Ah yes but you can use evaluative metering in M mode, just as you can use spot or partial or centreweighted. Just that it's recommendation is not necessarily what you think



Jul 03, 2005 at 09:10 AM
RDKirk
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p.3 #14 · Canon autofocus information



RDKirk wrote:
Mere light level indication probably doesn't call for much in terms of calculation--remember that cameras used to do it with nothing more than a tiny galvometer. That's all that's happening with manual exposure measurement. Evaluative auto exposure mode does take some computer horsepower.


Pixel Perfect wrote:
Ah yes but you can use evaluative metering in M mode, just as you can use spot or partial or centreweighted. Just that it's recommendation is not necessarily what you think


Yes, it does, and to do so, it's running comparisons between the immediate scene and the thousands of scenes in its database. Very capable computer there. But that's still more horsepower than it's using just to indicate light level in other meter modes.

As for whether it's using the maximum aperture or the shooting aperture to determine the depth of focus, I'd still say it's using the maximum aperture. It's got to use some figure to determine the focusing solution, and the focusing solution does not appear to change if you change shooting aperture.



Jul 03, 2005 at 05:45 PM
frankjay
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p.3 #15 · Canon autofocus information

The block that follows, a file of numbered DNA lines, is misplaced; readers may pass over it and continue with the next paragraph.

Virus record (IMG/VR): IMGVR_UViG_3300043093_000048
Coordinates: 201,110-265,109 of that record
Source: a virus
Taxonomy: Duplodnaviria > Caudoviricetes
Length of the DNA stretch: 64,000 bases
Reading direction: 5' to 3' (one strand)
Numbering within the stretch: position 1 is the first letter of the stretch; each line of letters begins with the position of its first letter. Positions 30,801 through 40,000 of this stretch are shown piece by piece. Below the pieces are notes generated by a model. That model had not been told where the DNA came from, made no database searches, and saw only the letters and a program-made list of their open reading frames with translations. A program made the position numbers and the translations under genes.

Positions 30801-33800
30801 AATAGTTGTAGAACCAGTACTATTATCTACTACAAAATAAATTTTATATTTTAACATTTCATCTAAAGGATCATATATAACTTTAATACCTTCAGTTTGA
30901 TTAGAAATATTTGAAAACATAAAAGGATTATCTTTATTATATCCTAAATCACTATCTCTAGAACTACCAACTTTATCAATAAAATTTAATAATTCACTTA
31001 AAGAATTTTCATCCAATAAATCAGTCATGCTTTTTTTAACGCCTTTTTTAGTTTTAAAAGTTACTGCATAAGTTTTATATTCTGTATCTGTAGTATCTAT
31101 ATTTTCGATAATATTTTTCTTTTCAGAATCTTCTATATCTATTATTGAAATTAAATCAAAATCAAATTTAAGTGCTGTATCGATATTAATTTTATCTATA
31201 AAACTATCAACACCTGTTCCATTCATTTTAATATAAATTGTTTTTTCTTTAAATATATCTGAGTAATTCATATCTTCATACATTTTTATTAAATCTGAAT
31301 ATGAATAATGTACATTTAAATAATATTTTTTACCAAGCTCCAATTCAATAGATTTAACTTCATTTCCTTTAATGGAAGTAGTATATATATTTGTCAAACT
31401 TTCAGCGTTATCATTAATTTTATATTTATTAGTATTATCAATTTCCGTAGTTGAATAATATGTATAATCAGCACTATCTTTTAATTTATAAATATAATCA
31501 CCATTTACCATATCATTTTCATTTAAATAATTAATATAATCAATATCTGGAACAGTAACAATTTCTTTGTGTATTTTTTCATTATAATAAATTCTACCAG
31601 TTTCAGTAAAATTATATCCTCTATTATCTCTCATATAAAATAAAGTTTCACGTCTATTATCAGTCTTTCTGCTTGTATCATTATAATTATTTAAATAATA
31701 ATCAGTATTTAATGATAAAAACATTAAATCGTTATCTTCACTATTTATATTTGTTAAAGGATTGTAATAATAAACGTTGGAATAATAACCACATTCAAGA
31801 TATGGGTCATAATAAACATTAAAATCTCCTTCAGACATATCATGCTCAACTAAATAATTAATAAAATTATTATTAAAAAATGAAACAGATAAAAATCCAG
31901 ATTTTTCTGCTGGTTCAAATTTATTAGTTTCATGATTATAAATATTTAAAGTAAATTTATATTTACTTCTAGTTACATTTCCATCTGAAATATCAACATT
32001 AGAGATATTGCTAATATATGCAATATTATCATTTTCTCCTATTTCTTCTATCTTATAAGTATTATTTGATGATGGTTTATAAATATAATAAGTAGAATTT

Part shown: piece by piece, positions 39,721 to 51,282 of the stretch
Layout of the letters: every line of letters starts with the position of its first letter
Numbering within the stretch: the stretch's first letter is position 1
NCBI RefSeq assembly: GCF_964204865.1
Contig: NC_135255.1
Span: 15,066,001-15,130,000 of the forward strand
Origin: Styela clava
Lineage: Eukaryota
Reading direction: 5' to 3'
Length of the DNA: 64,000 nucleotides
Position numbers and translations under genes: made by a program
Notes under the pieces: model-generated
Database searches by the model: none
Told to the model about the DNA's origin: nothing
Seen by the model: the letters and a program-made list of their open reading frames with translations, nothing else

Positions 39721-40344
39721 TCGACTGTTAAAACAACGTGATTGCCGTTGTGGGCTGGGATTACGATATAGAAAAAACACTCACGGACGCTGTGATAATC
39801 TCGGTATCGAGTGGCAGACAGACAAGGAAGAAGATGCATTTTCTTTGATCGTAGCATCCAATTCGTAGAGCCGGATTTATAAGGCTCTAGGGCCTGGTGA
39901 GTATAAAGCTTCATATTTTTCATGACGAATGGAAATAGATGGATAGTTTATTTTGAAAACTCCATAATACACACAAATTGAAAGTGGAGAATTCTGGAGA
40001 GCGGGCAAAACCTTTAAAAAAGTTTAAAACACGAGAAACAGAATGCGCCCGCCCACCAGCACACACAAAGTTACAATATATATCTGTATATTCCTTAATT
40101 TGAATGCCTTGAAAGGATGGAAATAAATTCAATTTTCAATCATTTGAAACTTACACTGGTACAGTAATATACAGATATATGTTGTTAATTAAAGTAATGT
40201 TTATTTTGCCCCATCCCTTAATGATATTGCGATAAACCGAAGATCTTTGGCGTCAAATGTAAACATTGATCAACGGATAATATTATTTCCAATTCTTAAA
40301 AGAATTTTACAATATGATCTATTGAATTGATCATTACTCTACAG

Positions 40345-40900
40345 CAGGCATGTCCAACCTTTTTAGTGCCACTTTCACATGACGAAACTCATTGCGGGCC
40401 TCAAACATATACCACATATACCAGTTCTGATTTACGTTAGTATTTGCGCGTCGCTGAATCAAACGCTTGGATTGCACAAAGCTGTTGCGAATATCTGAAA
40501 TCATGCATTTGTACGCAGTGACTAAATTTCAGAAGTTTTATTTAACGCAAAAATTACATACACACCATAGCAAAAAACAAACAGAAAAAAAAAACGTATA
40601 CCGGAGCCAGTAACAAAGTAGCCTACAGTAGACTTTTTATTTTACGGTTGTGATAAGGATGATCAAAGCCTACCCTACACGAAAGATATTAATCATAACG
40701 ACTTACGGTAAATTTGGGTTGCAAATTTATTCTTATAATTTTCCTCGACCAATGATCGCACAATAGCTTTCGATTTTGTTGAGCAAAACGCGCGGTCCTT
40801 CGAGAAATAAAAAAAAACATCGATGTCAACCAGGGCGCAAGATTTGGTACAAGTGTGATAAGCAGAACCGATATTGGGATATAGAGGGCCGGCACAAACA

Thanks to the person who posted that piece of information regarding Canon lens focusing.It took time and concern. But, I do not know how to apply it. I do not interpret writings well where I can't define half the vocabulary used. All is want is a lens that works. I read on another forum (dpreview.com) many people have this backfocus problem with 70-200 f4L lens and others. I was planning to buy a 20D, 17-40L and the 70-200L this week. But now I am having second and third thoughts. I do not want to spend about $2500, not including filters, cards etc to have to constantly send it back. If anyone can help me understand how to apply that technical posting or finding an alternative lens from Sigma to the 70-200L I would appreciate it. If this is a lot to ask, that's ok. I just might go Nikon, or film, seems to be less lens problems there. (a 30 yr canon user)
thanks
frank



Jul 04, 2005 at 03:51 PM
RDKirk
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p.3 #16 · Canon autofocus information


frankjay wrote: